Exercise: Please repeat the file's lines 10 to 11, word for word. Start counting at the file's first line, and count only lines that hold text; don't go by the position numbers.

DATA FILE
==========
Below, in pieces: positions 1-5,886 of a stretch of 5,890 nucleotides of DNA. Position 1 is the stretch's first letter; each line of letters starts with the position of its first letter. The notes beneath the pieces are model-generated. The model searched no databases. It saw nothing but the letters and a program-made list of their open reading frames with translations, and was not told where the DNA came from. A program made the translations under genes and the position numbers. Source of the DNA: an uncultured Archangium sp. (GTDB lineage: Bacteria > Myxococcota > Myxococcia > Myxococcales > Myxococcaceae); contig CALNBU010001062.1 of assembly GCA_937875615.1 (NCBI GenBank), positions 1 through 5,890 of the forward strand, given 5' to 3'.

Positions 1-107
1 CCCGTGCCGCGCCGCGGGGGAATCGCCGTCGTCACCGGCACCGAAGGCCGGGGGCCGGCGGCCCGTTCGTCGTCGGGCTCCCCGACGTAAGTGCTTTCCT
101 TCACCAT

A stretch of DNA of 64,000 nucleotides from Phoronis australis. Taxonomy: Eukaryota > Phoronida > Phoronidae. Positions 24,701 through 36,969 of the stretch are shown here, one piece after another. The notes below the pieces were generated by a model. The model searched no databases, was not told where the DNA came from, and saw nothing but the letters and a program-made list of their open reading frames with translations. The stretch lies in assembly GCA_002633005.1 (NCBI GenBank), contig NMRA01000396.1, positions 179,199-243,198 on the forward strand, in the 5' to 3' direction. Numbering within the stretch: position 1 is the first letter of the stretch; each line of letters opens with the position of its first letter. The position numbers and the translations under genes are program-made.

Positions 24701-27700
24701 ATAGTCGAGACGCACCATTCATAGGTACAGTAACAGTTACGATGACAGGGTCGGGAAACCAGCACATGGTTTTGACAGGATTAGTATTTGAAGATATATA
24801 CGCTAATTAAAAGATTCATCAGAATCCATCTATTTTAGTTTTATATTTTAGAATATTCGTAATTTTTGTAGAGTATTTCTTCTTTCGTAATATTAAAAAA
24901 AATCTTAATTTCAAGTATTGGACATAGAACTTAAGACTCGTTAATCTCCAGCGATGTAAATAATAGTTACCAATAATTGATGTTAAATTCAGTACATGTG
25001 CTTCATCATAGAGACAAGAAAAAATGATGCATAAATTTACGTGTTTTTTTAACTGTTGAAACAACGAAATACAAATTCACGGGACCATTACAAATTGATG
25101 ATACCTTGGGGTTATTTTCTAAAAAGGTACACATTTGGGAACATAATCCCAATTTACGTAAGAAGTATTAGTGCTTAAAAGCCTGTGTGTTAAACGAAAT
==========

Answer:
25001 CTTCATCATAGAGACAAGAAAAAATGATGCATAAATTTACGTGTTTTTTTAACTGTTGAAACAACGAAATACAAATTCACGGGACCATTACAAATTGATG
25101 ATACCTTGGGGTTATTTTCTAAAAAGGTACACATTTGGGAACATAATCCCAATTTACGTAAGAAGTATTAGTGCTTAAAAGCCTGTGTGTTAAACGAAAT